Fernando Rocha is professor of percussion at the Federal University of Minas Gerais (UFMG), in Brazil. He has a DMA from McGill University, where he studied with D’Arcy Philip Gray and Aiyun Huang. His doctoral studies were focused on the performance of pieces for percussion and electronics. He also holds degrees from UFMG and São Paulo State University, where he studied with John Boudler and Carlos Stasi. As a performer, Fernando Rocha has premiered many percussion works by composers such as Lewis Nielson (USA), Almeida Prado, Silvio Ferraz, Roberto Victorio, Sérgio Freire (Brazil), Nicolas Gilbert, D. Andrew Stewart, Geof Holbrook (Canadá), and João Pedro Oliveira (Portugal). He has also performed many Brazilian premieres, including works by David Lang, Martin Matalon, Frederic Rzewski, and Mauricio Kagel. Fernando has appeared as both soloist and chamber musician in Argentina, Chile, Uruguay, USA, Portugal, France and Canada, as well as in the most important music festivals in Brazil. Ongoing work as a chamber musician includes participation in the contemporary ensemble Oficina Música Viva, which just released a CD with works by Portuguese composer João Pedro Oliveira, and a duo with cellist Elise Pittenger, with performances in Canada, the US, and Brazil. Fernando is Musical Director of the contemporary ensemble Sonante 21 and the UFMG Percussion Ensemble. Recent appearances as a lecturer/performer include the Percussive Arts Society International Convention (PASIC/2005, 2007 and 2009), the Roots and Rhizomes Percussion Conference at University of California, San Diego (USA, 2007), the “Percussive exchanges” (Echanges percutants! Journées de la percussion du Québec), in Montreal (2007), Sound Symposium, in St. John’s, Newfoundland (Canada, 2008), the Patagônia Percussion Festival (Argentina, 2009), the Latin-American Percussion Festival in Uberlândia (Brazil, 2009), Chile Percussion Festival (2011), and the Uruguay Percussion Festival (2012). In 2007 his electronic music concert/clinic at PASIC was featured in the Oct/2007 edition of the Percussive Notes magazine. In addition to working with contemporary music, he has played jazz vibes with renowned Brazilian musicians such as flutist Mauro Rodrigues, drummer Nenen, and guitar player Magno Alexandre. In 1997 he was awarded a scholarship to study jazz vibes with Joe Locke and Stefon Harris in New York, where he also played with Bobby Sanabria’s Big Band.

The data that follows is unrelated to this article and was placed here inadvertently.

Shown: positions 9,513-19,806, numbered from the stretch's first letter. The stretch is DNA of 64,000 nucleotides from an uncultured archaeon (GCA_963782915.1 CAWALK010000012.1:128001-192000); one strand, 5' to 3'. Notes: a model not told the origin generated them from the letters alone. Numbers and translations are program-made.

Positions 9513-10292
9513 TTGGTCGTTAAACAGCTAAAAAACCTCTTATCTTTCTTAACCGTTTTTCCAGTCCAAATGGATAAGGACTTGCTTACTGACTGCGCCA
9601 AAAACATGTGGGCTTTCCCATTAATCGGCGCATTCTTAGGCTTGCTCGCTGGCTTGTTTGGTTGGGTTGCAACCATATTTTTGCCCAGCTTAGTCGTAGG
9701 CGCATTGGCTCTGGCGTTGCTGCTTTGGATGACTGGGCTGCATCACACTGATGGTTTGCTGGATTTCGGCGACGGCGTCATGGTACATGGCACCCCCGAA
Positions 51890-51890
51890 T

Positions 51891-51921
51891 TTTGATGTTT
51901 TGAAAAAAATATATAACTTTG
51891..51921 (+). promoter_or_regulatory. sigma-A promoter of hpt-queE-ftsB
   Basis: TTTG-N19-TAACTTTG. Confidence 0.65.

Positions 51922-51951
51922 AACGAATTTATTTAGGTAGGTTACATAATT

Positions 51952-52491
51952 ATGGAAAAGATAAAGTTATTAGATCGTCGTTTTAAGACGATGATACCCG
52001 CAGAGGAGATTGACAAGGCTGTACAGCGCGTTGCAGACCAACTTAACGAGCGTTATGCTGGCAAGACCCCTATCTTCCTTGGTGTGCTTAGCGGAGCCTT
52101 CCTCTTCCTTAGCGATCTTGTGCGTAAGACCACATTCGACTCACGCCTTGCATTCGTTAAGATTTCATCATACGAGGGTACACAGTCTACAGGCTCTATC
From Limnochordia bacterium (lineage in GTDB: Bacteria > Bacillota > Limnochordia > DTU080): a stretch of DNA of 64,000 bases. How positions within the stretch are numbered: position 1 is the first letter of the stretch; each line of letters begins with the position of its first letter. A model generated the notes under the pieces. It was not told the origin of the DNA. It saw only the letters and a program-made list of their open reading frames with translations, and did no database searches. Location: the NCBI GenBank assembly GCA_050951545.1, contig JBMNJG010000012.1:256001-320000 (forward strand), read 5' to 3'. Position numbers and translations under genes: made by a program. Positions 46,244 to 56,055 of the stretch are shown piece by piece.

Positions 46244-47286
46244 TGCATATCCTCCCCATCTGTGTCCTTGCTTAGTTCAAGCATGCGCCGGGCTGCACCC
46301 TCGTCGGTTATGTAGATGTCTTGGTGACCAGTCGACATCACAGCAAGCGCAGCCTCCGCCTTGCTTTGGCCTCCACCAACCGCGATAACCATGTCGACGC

Belo Horizonte, Brazil
Sonante 21, Cello/Percussion Duo with Elise Pittenger, Prof. of Percussion at UFMG (Brazil)
Nexus, John Cage, Steven Schick, Hermeto Paschoal
FAVORITE SABIAN CYMBAL:
HHX Suspended cymbals